Conservation and Sustainable Use of the Biosphere - WBGU

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Conservation and Sustainable Use of the Biosphere - WBGU

Environmental education and environmental learning I 2.5

327

people’s experience and motivation so that problem

and action-oriented learning can take place on the

basis of experience. Furthermore, ethical aspects and

a specific link to everyday life must be incorporated.

Knowledge components

Imparting knowledge about the topic of biological

diversity is not the sole, and certainly not the all-sufficient,

task of environmental education. But it is

nevertheless necessary particularly since educational

practice has shown that there are still major shortcomings

in this regard. These relate first of all to

morphology that is now rarely taught in biology

(Mayer, 1994; Flury-Keubler and Gutscher, 1996),

and secondly to the communication of ecosystem

functioning with the explicit inclusion of biodiversity.

Imparting knowledge about the importance and

function of biological diversity should take account

of the insights given us by psychology of learning:

• It should link to experiences of the learner. What

that means must be examined anew for each target

group. The concerns of the target group must

be analysed and considered in an open and sensitive

manner. For trainees in fisheries different

concepts will be developed than for pupils in a

secondary school. Matching learning content and

learning methods in this way is an important prerequisite

for the success of educational measures.

For this reason sufficient resources need to be provided

in order to plan and update learning strategies

and to constantly adapt them to changed

practice since the characteristics of target groups

change. This is clear from the example of a group

of school pupils – hardly uniform (Jugendwerk der

Deutschen Shell [German Shell Youth Organization],

1997). Here, one cannot simply assume, as

classic pedagogy would perhaps urge one to do,

that a subject’s direct environment constitutes an

attractive place of learning or even a relevant link

to everyday life (de Haan, 1998).The challenge for

the teachers is to create contents specific to subgroups

that is not just presented according to their

own style of thought and life.

• It should allow the learner sufficient creative

space for his/her own experiences, ideas and priorities.

In this sense, infrastructural parameters

(timetables, teaching forms) should be able to be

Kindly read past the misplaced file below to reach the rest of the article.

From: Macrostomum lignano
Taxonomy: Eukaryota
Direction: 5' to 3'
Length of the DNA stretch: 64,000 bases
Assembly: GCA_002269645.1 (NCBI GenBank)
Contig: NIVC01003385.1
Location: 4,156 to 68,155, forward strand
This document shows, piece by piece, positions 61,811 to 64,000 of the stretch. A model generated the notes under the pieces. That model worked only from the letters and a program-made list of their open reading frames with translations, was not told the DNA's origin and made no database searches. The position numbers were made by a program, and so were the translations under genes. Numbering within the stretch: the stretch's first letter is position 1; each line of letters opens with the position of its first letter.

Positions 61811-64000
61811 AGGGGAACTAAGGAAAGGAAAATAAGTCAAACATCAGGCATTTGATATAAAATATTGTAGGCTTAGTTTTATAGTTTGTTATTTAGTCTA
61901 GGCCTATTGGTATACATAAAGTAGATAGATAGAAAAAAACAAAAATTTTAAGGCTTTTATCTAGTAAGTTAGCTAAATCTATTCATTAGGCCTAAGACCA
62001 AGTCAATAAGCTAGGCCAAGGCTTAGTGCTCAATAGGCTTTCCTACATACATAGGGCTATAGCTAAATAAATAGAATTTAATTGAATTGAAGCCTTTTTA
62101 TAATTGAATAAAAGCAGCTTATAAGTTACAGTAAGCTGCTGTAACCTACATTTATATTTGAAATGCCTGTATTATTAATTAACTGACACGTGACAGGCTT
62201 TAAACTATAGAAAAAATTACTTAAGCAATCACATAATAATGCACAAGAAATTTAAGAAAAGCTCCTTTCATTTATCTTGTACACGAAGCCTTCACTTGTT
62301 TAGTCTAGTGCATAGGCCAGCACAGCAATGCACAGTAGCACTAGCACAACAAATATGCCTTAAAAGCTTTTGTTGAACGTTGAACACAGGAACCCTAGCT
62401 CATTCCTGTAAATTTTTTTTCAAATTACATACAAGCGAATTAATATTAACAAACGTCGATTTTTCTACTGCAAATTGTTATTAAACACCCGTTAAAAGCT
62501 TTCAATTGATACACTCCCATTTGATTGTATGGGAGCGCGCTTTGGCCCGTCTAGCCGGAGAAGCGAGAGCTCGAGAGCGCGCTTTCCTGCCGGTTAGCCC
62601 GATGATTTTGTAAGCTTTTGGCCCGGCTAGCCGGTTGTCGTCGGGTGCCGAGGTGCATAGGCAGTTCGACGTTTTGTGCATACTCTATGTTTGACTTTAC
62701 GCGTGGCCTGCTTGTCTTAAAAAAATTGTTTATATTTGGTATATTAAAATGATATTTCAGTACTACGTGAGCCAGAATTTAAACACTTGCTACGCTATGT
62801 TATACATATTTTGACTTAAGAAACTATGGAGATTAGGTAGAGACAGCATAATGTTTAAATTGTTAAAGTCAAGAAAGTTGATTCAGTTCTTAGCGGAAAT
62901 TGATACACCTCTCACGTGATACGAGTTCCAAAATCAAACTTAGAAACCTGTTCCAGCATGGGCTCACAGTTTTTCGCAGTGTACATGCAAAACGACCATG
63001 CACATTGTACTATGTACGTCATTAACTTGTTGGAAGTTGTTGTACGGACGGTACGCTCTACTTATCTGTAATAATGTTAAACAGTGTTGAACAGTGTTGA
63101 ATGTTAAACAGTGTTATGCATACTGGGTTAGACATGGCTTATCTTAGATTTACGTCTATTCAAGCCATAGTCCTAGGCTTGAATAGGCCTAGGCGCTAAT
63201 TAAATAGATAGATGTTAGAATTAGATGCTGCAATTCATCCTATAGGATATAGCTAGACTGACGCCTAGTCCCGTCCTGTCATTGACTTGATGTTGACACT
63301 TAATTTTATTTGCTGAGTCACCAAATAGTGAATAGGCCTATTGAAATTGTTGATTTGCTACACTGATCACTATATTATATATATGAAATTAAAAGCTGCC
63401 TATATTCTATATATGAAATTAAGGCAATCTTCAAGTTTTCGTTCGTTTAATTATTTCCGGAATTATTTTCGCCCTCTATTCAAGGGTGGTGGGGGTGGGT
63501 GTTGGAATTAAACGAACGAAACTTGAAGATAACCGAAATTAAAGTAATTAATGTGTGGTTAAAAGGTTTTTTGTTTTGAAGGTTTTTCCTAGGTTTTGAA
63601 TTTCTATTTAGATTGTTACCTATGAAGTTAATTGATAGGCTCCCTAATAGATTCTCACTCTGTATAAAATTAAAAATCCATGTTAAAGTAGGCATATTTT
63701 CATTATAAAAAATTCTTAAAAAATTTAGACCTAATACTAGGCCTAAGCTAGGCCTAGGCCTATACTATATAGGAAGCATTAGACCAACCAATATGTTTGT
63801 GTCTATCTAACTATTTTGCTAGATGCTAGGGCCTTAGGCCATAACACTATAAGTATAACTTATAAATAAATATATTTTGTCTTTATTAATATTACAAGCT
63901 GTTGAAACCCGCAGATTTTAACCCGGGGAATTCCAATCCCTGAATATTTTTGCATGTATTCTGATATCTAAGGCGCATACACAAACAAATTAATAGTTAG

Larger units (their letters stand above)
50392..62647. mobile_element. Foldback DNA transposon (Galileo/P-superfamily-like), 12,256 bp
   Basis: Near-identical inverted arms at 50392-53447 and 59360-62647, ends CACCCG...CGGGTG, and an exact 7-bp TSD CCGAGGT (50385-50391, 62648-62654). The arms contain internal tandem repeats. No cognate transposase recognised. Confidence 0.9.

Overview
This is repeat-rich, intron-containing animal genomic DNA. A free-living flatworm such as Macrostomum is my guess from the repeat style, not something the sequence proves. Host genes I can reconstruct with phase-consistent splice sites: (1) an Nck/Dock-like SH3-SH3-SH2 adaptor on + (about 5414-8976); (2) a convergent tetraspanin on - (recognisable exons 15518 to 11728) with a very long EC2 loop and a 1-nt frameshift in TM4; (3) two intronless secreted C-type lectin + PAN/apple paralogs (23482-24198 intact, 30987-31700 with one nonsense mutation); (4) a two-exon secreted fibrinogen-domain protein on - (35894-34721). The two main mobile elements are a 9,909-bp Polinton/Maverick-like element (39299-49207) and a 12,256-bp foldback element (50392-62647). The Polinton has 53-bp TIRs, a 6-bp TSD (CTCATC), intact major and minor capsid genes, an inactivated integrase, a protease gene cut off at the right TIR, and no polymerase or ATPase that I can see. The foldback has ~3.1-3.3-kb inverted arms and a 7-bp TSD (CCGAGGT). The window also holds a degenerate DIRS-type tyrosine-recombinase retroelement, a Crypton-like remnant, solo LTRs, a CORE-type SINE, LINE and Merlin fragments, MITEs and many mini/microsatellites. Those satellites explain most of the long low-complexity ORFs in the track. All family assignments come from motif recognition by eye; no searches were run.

handled more flexibly and demonstrate openness

to participatory approaches.

• The content should be presented from as many

different perspectives as possible (interdisciplinary

treatment) so that the factual interlinkage of

problems can also be represented cognitively and

can thus lead to a deeper understanding of the

facts.

• Other topics and objectives that the learner finds

attractive should be used. For example, the internet

seems to be a particularly attractive learning

platform for young people, this should be used

intensively for familiarization with the topic of

biological diversity. Use of the internet also allows

for international and intercultural exchange as is

currently being realized for example under the

GLOBE project (Seybold, 1999).

• The ability to think systemically and in a complex

way must be promoted by means of suitable methods

(games, computer simulations).

Experiential components

Empirical studies provide indications that sensory

experiences with nature (landscape, plants and animals)

play a role in promoting a person’s readiness to

conserve nature (Klee and Berck, 1993; Eigner and

Schmuck, 1998). People who like to spend their

leisure time within nature (walking, bird watching,

camping) demonstrate more environmentally

friendly actions than people who have less frequent

contact with nature (Nord et al, 1998). Children and

young people with intensive experiences of nature

consider on average environmental threats to be

more serious, show greater dismay and higher

responsibility for environmental situations and a

greater readiness to behave in an environmentally

friendly manner than children and young people with

a less intensive experience of nature (Mayer and

Bögeholz, 1995, Bögeholz, 1999). Experience of

nature can be made in different ways and different

contexts (Table I 2.5-1). Particularly the ‘ecological’

and ‘instrumental’ types demonstrate a high level of

motivation and strong intention to act in an environmentally

friendly manner for the promotion of which

existing educational institutions (pre-schools and

schools) provide a host of opportunities. It should

also not be overlooked that experiencing and familiarizing

oneself with nature also fulfils important

social functions. It is not the nature experience alone

that is decisive, but also the fact that it can be shared

with a reference group (Szagun et al, 1994).

These differing experiences of nature that go hand

in hand with intensive experience of nature should be

promoted in the context of environmental education

measures, and also evaluated.

Value components

The way ecosystems function does not allow one to

derive normative statements (Chapter H).Therefore,

the discussion of values and ethical aspects in connection

with the educational objectives of ‘strengthening

the readiness to participate politically and

acquire competence in the evaluation and risk assessment

of products, projects, programmes, develop-

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